Wall Street notches best day in 10 years in holiday rebound

Wall Street notches best day in 10 years in holiday rebound
Traders Peter Tuchman, right, slaps a high five before the closing bell on the floor of the New York Stock Exchange, Wednesday, Dec. 26, 2018. The Dow closed up more than 1,000 points in best day for Wall Street in 10 years as stocks rally back from Christmas Eve beating.(AP Photo/Richard Drew) (Source: Richard Drew)

Stocks rocketed on Wednesday in Wall Street's best day in 10 years, snapping a stomach-churning, four-day losing streak and giving some post-Christmas hope to a market that has been battered this December.

The Dow Jones Industrial Average shot up more than 1,000 points — its biggest single-day point gain ever — rising nearly 5 percent as investors returned from a one-day Christmas break.

The broader S&P 500 index also gained 5 percent, and the technology-heavy Nasdaq rose 5.8 percent.

But even with the rally, the market remains on track for its worst December since 1931, during the depths of the Depression, and could finish 2018 with its steepest losses in a decade.

"The real question is: Do we have follow-through for the rest of this week?" said Sam Stovall, chief investment strategist for CFRA.

Specialist Jay Woods works on the floor of the New York Stock Exchange, Wednesday, Dec. 26, 2018. Stocks are opening strongly higher on Wall Street Wednesday, with real estate, raw materials and energy stocks leading a broad rebound from Monday's steep losses. (AP Photo/Richard Drew)
Specialist Jay Woods works on the floor of the New York Stock Exchange, Wednesday, Dec. 26, 2018. Stocks are opening strongly higher on Wall Street Wednesday, with real estate, raw materials and energy stocks leading a broad rebound from Monday's steep losses. (AP Photo/Richard Drew) (Source: Richard Drew)

Technology companies, health care stocks and banks drove much of the broad rally. Retailers also were big gainers, after a holiday shopping season marked by robust spending. Amazon had its biggest gain in more than a year.

Trader Michael Milano works on the floor of the New York Stock Exchange, Wednesday, Dec. 26, 2018. Stocks are opening strongly higher on Wall Street Wednesday, with real estate, raw materials and energy stocks leading a broad rebound from Monday's steep losses. (AP Photo/Richard Drew)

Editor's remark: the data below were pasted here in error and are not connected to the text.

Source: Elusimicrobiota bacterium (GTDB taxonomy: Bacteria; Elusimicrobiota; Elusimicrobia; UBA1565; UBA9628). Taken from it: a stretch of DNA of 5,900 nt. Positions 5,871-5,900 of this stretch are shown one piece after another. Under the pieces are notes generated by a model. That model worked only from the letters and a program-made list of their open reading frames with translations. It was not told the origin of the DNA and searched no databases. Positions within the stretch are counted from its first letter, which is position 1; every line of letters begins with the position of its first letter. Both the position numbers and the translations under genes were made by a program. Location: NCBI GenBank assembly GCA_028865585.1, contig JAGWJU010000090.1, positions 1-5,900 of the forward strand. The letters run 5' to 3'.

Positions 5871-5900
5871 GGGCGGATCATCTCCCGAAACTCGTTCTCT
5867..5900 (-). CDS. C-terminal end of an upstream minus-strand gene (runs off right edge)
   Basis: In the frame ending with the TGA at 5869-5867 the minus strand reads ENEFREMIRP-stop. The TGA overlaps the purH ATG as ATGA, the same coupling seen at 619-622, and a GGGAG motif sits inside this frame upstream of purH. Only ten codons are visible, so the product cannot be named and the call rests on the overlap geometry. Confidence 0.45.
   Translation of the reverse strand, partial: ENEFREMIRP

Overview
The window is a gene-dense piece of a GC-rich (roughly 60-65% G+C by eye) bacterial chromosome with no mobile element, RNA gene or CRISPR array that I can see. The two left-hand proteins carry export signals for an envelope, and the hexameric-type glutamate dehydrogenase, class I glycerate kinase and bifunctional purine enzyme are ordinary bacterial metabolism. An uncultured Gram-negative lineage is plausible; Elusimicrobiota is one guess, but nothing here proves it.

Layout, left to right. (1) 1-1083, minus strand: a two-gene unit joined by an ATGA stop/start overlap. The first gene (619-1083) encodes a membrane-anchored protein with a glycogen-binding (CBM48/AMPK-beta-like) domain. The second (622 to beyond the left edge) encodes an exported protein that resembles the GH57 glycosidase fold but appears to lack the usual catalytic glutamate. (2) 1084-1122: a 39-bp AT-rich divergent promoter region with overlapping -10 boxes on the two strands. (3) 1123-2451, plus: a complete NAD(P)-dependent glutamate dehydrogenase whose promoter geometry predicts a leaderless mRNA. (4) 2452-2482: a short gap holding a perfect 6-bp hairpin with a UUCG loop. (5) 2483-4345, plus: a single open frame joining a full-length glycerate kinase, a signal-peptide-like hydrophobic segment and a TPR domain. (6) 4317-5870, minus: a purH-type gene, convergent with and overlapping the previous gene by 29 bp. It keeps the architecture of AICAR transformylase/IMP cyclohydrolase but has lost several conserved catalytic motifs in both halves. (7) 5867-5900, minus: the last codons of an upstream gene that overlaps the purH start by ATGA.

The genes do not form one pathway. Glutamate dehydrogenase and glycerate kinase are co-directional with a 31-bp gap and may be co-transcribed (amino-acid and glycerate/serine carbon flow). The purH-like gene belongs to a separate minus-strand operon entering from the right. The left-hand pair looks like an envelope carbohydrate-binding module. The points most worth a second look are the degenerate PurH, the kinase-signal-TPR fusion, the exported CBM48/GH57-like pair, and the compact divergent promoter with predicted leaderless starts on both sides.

Trader Michael Milano works on the floor of the New York Stock Exchange, Wednesday, Dec. 26, 2018. Stocks are opening strongly higher on Wall Street Wednesday, with real estate, raw materials and energy stocks leading a broad rebound from Monday's steep losses. (AP Photo/Richard Drew) (Source: Richard Drew)

Energy stocks also rebounded as the price of U.S. crude oil posted its biggest one-day gain in more than two years.

Trader Steven Kaplan works on the floor of the New York Stock Exchange, Wednesday, Dec. 26, 2018. Stocks are opening strongly higher on Wall Street Wednesday, with real estate, raw materials and energy stocks leading a broad rebound from Monday's steep losses. (AP Photo/Richard Drew)
Trader Steven Kaplan works on the floor of the New York Stock Exchange, Wednesday, Dec. 26, 2018. Stocks are opening strongly higher on Wall Street Wednesday, with real estate, raw materials and energy stocks leading a broad rebound from Monday's steep losses. (AP Photo/Richard Drew) (Source: Richard Drew)

But what really might have pushed stocks over the top was a signal from Washington that President Donald Trump would not try to oust the chairman of the Federal Reserve.

A headline appears on a television screen on the floor of the New York Stock Exchange, Wednesday, Dec. 26, 2018. Stocks are opening strongly higher on Wall Street Wednesday, with real estate, raw materials and energy stocks leading a broad rebound from Monday's steep losses. (AP Photo/Richard Drew)
A headline appears on a television screen on the floor of the New York Stock Exchange, Wednesday, Dec. 26, 2018. Stocks are opening strongly higher on Wall Street Wednesday, with real estate, raw materials and energy stocks leading a broad rebound from Monday's steep losses. (AP Photo/Richard Drew) (Source: Richard Drew)

In recent days, Trump's tweet attacks on the Fed and chairman Jerome Powell for raising interest rates stoked fears about the central bank's independence, unnerving the market.

Specialist James Denaro works on the floor of the New York Stock Exchange, Wednesday, Dec. 26, 2018. Stocks are opening strongly higher on Wall Street Wednesday, with real estate, raw materials and energy stocks leading a broad rebound from Monday's steep losses. (AP Photo/Richard Drew)
Specialist James Denaro works on the floor of the New York Stock Exchange, Wednesday, Dec. 26, 2018. Stocks are opening strongly higher on Wall Street Wednesday, with real estate, raw materials and energy stocks leading a broad rebound from Monday's steep losses. (AP Photo/Richard Drew) (Source: Richard Drew)

The partial government shutdown that began over the weekend also weighed on the market, as did personnel turmoil inside the Trump administration, trade tensions with China, the slowing global economy and worries that corporate profits are going to slip sooner or later.

University of Wisconsin football Team Captain Alec Ingold, second from right, and University of Miami football Team Captain Jaquan Johnson, right, ring the New York Stock Exchange opening bell, Wednesday, Dec. 26, 2018. Their teams will play each other in the New Era Pinstripe Bowl, which will be played at New York's Yankee Stadium on Thursday, Dec. 27, 2018. (AP Photo/Richard Drew)
University of Wisconsin football Team Captain Alec Ingold, second from right, and University of Miami football Team Captain Jaquan Johnson, right, ring the New York Stock Exchange opening bell, Wednesday, Dec. 26, 2018. Their teams will play each other in the New Era Pinstripe Bowl, which will be played at New York's Yankee Stadium on Thursday, Dec. 27, 2018. (AP Photo/Richard Drew) (Source: Richard Drew)

The Dow lost 1,883 points over the prior four trading sessions and is still down 2,660 for December.

Specialist Vera Liu, left, and trader James Matthews work on the floor of the New York Stock Exchange, Wednesday, Dec. 26, 2018. Stocks are opening higher on Wall Street Wednesday, with real estate, raw materials and energy stocks leading a broad rebound from Monday's steep losses. (AP Photo/Richard Drew)